Audi adds a mid-range quattro variant to the new Q3 mix. Is it worth the extra spend over the base Q3?
What is it?
The second-generation Audi Q3 small SUV launched in Australia early last year, offering a single entry-level, front-wheel-drive variant known as the 35.
Now, Audi has upped the ante with a more powerful, all-wheel-drive version of its Goldilocks-sized SUV.
Known as the Q3 40 TFSI quattro, it sells for a shade under $54,000, or around $10,000 more than the 35. That’s a pretty big jump in price, but it comes with a requisite leap in specs.
What's it like to live with?
The Q3’s compact dimensions belie its actual interior size, especially in the rear seats. It is a logical choice for well-heeled downsizers, but thanks to surprisingly generous headroom and decent toe and knee room, it can take even the tallest of your family or friends without complaint.
At 184cm, headroom in the rear is more than plentiful, thanks to a tightly tucked headlining, and while shoulder room with all three seats filled will be marginal, it’s astonishing how roomy it is.
Deep scallops on the rear side of the front seats also help eke out more precious millimetres of space.
Two ISOFIX baby seat points are present on the outer rear seats, while a single vent, a USB-C charging point and a 12v plug are also provided.
Up front, the leather-appointed seats sit low in the car and are well-shaped even for bigger bodies. The steering wheel is quite large but the view through to the digital dashboard is unfettered. All-round visibility is better than average, thanks to the decently-sized glasshouse.
The boot will take 530 litres of stuff thanks to a sliding second row of seats, or a decent load of suitcases or baby stroller and assorted stuff. The triple-split 40/40/20 split/fold seat is a very handy thing as well.
MORE: SUV boot sizes compared
There are luggage tie-downs to allow the fitment of a cargo net – very handy things – while under the floor lurks a space-saver spare and a decent raft of tools.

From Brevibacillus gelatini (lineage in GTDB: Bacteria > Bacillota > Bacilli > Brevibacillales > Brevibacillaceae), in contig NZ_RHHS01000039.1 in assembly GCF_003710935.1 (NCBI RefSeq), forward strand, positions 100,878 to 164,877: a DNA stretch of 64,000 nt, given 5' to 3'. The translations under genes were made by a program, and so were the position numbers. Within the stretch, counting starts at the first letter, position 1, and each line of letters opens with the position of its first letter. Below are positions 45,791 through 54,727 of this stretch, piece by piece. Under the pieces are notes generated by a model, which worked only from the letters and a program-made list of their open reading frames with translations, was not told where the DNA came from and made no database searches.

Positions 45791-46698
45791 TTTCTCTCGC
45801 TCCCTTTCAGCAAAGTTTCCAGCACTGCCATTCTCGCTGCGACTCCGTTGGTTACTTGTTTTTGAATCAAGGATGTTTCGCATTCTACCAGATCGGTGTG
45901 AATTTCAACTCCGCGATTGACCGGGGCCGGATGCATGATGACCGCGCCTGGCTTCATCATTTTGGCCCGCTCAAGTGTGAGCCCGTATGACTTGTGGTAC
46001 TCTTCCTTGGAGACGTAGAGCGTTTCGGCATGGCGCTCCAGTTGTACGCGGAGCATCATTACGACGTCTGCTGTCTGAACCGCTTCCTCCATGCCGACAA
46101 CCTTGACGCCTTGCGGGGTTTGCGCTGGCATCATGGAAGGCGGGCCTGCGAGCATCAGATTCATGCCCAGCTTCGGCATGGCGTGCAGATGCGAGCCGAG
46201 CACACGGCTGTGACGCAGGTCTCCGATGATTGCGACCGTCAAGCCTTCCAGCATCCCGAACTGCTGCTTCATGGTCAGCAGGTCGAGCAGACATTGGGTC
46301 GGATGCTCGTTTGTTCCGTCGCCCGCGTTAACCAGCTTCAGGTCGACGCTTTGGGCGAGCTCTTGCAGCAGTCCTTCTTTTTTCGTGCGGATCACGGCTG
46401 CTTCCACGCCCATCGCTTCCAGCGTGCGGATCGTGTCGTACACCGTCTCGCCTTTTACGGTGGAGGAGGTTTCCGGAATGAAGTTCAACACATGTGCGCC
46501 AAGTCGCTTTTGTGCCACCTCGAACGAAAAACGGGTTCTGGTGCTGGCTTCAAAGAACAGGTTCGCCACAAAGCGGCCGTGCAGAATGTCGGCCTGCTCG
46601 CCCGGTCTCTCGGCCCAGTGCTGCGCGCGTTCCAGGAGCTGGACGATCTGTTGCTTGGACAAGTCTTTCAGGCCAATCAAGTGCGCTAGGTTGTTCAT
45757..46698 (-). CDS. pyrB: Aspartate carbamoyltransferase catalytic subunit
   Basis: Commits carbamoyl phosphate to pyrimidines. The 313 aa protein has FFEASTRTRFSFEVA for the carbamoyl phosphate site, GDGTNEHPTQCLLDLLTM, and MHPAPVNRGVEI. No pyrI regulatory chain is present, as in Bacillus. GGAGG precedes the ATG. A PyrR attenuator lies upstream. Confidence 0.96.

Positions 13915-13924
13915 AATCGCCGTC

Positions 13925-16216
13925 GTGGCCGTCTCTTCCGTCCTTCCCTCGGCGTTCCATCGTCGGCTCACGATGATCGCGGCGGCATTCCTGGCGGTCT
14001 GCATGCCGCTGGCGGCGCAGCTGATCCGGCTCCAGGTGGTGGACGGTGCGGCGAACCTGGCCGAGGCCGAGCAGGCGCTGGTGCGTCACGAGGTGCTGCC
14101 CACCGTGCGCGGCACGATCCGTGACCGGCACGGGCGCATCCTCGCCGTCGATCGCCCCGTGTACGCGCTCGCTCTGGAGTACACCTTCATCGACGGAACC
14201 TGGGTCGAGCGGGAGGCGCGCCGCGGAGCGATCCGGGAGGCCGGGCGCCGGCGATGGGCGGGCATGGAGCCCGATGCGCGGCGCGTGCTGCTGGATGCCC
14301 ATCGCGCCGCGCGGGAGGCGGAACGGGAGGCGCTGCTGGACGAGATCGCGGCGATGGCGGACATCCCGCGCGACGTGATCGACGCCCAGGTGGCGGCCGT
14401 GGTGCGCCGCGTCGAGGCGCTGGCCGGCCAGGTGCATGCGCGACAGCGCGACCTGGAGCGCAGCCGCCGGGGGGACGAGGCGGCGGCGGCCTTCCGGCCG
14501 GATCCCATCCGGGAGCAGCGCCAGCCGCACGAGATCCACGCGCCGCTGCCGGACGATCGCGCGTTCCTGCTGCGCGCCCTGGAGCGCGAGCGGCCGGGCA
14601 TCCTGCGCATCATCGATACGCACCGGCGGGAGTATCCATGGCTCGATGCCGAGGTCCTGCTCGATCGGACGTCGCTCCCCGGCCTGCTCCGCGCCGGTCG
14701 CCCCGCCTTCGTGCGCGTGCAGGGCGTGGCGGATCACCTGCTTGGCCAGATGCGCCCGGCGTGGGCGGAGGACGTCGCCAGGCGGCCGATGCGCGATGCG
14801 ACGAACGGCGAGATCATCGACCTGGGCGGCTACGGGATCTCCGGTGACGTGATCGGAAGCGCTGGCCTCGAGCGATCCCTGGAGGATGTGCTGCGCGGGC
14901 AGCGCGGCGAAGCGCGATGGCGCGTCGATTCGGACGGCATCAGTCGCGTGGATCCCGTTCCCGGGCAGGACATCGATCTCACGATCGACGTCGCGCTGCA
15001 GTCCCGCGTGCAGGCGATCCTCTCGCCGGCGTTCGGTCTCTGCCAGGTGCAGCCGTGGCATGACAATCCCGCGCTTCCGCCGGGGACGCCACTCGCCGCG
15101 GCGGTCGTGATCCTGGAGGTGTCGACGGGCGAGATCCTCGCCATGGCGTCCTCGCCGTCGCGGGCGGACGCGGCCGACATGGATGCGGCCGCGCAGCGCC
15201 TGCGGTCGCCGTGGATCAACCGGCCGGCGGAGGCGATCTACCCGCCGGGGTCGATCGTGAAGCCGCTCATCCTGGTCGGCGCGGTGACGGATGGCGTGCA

The seven-speed dual-clutch gearbox works via a traditional t-bar or paddles behind the wheel. In comparison to more expensive Audi products, the Q3 feels simpler and less intimidating, though the new and richer-featured MMI multimedia system requires a bit of attention to get accustomed to.
Being a mid-grade Q3, niceties like keyless entry, a powered tailgate, a phone charging pad, wireless Apple CarPlay and powered seats are standard, along with auto LED lights and automatic wipers.
Anything we don’t like about the interior of the Audi Q3? Not really, to be honest, aside from our tester’s grey trim. And you’ll need an adaptor to use the smaller USB-C charging ports with traditional cables.
What's it like to drive?
Under the bonnet lurks Audi’s familiar 2.0-litre four-cylinder turbocharged petrol engine, linked via a seven-speed DSG auto to an all-wheel-drive system. In this guise, it makes 132kW and 320Nm, which is sufficient for around-town work as well as intercity cruising.
It’s not endowed with adaptive shocks that can be changed between comfort and sporting modes, and the stock suspension tune is a little underdone for my liking.
The main complaint is that it feels like the shocks aren’t working hard enough to control the movement of the springs, which translates into a somewhat jostling, busy ride inside the cabin.
The trait is exacerbated by the wheels, which at 19 inches in diameter are an inch larger than the ones on the base model 35. This means the tyres are correspondingly shallower and the overall weight swinging off each corner is greater.
It’s not the end of the world, though, and the Audi still offers excellent grip, steering feel and poise – and the ride quality will improve with more bodies on board.
It’s just not as cossetting as you might expect from a non-S or S-Line Audi.
Is the Audi Q3 40 TFSI worth the money?
It’s all too easy to dismiss entry-level Audis as merely tarted-up Volkswagens – the two companies are, after all, very closely tied. It’s also not a correct assertion to make.
While the oily bits underneath are shared across both brands, tangibles like fit and finish, interior materials, exterior design and, of course, brand cache need to be taken into account.
However, those advantages are mitigated at the lower end of the price spectrum, and even a cursory look at something like VW’s new-to-Australia T-Roc X reveals that it has the same engine, all-wheel-drive, similarly high standard safety features, similar interior dimensions and nice-to-haves like LED headlights.
MORE: Audi Q3 Sportback review
The top-spec T-Roc also adds adaptive shocks (which would be a useful salve to the Q3’s jiggly ride) and costs a shade under $43,000, versus the Q3 40’s $53,900 ask.
However, the lure of the four rings is strong, and that’s enough to sway the argument for many people. There’s also no doubt that the Audi holds the upper ground when it comes to interior design and execution; it’s not hard to see where the extra money goes.
Pros: Handsome, spacious, beautiful interior
Cons: Ride quality spoils the party